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Formerly known as Fort Gadsden Historic Site until 2016, Prospect Bluff Historic Sites is comprised of the ruins of two forts, one of which was built in 1814 and the other in 1818. Its location along the Apalachicola River made it a very strategic location, a fact not lost on the British who were fighting against the United States in the War of 1812 (Spain officially controlled Florida at the time but never made an effort to colonize it), which lasted until 1815. The British constructed the first fort, called British Post, and allied with Seminole Indians and escaped slaves (and free African American citizens) against the Americans during the war. Upon the conclusion of the war, the British left but the Seminoles and African Americans remained. As such, the fort, which became known as the "Negro Fort," continued to serve as a beacon for escaped slaves and a thorn in the side of the United States, which saw it as a threat against the institution of slavery. The Americans built the second fort, called Fort Gadsden, to support its effort to gain control over Florida from Spain and fight the Seminoles during the First Seminole War, which took place c.1816-1819.


  • This historical marker provides information about the fort.
  • Site where the fort was built.

After the British departed, the fort was left under the watch of a man named Garcon, a former slave that performed duties in the fort while the British were there. The British also left weapons and other accessories there for the blacks and the Indians to use, even though most Indians returned to their villages after the British left.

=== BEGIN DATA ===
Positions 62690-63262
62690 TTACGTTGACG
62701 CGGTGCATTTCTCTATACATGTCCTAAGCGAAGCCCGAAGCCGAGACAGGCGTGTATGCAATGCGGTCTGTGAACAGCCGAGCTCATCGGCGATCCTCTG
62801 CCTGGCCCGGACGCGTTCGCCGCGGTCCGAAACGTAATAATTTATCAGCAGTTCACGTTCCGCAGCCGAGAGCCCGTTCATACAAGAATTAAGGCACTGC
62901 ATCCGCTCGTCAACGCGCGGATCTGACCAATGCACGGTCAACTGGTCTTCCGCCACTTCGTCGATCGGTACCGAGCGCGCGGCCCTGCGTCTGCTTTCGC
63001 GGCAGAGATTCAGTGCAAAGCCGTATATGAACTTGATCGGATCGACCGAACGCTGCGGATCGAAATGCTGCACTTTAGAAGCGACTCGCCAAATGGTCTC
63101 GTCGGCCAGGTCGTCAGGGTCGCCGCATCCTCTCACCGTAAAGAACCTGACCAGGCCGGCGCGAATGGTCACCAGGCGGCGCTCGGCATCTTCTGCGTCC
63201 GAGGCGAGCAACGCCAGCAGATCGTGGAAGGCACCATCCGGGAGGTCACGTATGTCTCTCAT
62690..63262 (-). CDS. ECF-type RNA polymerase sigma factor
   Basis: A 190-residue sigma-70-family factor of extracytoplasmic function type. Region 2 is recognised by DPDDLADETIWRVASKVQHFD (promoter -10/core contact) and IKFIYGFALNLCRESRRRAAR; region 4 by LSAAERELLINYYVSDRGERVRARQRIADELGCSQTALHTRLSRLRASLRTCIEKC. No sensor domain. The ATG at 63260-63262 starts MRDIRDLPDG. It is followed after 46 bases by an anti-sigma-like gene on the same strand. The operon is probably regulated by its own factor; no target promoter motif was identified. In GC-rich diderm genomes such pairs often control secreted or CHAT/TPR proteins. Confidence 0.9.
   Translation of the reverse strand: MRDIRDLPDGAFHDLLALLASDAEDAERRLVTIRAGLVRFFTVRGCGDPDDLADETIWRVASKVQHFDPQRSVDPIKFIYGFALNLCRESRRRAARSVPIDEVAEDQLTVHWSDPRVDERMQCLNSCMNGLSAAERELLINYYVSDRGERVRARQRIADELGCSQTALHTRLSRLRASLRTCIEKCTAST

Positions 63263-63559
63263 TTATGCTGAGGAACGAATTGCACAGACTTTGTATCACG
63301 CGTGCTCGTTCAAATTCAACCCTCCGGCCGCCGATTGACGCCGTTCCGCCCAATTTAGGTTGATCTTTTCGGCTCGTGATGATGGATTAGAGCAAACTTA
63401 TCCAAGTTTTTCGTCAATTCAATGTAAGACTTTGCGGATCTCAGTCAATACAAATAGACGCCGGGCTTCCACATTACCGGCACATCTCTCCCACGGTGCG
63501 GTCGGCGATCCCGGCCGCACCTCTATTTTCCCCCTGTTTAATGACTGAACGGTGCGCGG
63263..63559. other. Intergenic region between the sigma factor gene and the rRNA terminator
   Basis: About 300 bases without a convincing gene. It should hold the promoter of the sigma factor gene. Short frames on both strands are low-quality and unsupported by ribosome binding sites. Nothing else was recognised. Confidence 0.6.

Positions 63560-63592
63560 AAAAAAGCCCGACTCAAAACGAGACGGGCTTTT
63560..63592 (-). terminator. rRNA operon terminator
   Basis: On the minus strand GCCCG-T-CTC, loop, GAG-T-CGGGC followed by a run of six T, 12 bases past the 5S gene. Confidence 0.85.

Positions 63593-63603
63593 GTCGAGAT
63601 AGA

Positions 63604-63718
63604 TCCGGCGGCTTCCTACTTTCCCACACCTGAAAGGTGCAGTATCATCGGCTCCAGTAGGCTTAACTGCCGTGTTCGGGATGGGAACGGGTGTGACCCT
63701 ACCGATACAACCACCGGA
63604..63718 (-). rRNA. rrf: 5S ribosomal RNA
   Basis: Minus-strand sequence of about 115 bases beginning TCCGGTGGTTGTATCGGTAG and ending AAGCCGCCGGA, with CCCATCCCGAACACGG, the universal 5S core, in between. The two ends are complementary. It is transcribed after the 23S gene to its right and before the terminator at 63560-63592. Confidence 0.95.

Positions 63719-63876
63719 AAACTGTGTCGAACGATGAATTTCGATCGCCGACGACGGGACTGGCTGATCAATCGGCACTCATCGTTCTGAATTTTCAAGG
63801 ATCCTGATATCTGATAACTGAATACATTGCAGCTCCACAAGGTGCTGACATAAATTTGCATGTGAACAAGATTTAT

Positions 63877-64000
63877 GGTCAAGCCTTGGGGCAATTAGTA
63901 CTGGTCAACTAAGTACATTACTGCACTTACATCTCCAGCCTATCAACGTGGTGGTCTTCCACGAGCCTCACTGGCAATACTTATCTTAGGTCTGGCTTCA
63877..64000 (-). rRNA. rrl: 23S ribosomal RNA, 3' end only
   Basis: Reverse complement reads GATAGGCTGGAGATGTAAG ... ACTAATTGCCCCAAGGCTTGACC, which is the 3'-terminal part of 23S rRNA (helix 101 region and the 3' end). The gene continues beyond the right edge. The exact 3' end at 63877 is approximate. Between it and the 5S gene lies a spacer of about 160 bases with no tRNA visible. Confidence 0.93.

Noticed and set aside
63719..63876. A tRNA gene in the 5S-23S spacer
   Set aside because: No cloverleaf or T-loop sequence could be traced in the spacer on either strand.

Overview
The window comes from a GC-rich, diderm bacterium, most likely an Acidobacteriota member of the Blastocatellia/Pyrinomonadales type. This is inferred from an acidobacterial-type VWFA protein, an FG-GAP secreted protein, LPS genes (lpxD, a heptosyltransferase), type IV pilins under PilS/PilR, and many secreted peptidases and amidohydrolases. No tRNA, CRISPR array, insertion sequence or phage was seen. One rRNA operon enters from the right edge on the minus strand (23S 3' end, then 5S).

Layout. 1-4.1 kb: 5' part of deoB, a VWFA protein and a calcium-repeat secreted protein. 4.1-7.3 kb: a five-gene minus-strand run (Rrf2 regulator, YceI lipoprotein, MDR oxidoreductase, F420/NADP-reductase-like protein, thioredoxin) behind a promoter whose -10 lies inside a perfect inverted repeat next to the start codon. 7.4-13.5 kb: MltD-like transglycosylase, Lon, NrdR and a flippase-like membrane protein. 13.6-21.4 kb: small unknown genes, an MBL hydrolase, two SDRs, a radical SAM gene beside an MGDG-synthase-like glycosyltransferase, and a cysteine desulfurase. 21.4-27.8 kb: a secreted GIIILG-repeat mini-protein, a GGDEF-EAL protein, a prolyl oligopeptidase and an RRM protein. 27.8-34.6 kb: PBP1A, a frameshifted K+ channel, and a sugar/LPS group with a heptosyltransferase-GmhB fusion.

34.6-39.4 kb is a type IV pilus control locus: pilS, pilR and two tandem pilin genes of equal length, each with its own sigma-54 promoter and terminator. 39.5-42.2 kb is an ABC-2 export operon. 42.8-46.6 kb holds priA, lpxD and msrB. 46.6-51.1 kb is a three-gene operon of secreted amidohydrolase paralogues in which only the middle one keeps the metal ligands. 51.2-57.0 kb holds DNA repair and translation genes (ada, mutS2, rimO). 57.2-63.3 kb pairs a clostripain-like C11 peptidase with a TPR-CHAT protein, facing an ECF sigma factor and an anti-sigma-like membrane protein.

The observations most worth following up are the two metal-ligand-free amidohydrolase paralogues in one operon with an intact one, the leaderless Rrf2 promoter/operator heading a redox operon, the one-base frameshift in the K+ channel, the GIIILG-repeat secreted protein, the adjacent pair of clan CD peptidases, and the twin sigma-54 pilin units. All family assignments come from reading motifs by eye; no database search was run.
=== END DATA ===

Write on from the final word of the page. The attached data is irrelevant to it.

The fort became known as the Negro Fort and considered a serious threat to the United States. In response, Major General Andrew Jackson ordered a fort, called Fort Scott, to be constructed upriver from Negro Fort for the purpose of attacking the stronghold. On July 27, 1816, the Americans attacked. A cannonball struck the magazine, causing an enormous explosion that killed 300 people including women and children. Only 33 survived and were forced back into slavery. 

Recognizing the strategic importance of the site, Andrew Jackson ordered a Lieutenant named James Gadsden to build the second fort in 1818. Soldiers were stationed there until Spain ceded Florida to the United States in 1821. 

Some considered General Andrew Jackson's expedition of 1818 as treasonous. Congress did not grant him permission to act and used border incidents as justification to attack Negro Fort. While following the river, he destroyed more than just this fort. He also attacked Indian strongholds while moving down the river. He also captured two British soldiers that he eventually executed. These incidents cause an uproar in the Congress and the Cabinet but all of this died down shortly after Florida became part of the country.

"British Fort." National Park Service - Aboard the Underground Railroad. Accessed February 12, 2015. http://www.nps.gov/nr/travel/underground/fl1.htm. 

Cox, Dale. "Prospect Bluff Historic Sites." Explore Southern History. Last updated August 16, 2017. http://www.exploresouthernhistory.com/fortgadsden.html.

Greenlee, Marcia M. "Fort Gadsen Historic Memorial." National Park Service - National Register of Historic Places Nomination Form. February 23, 1972.  https://npgallery.nps.gov/GetAsset/80271695-4e6a-473e-ab12-d5d0825e948a.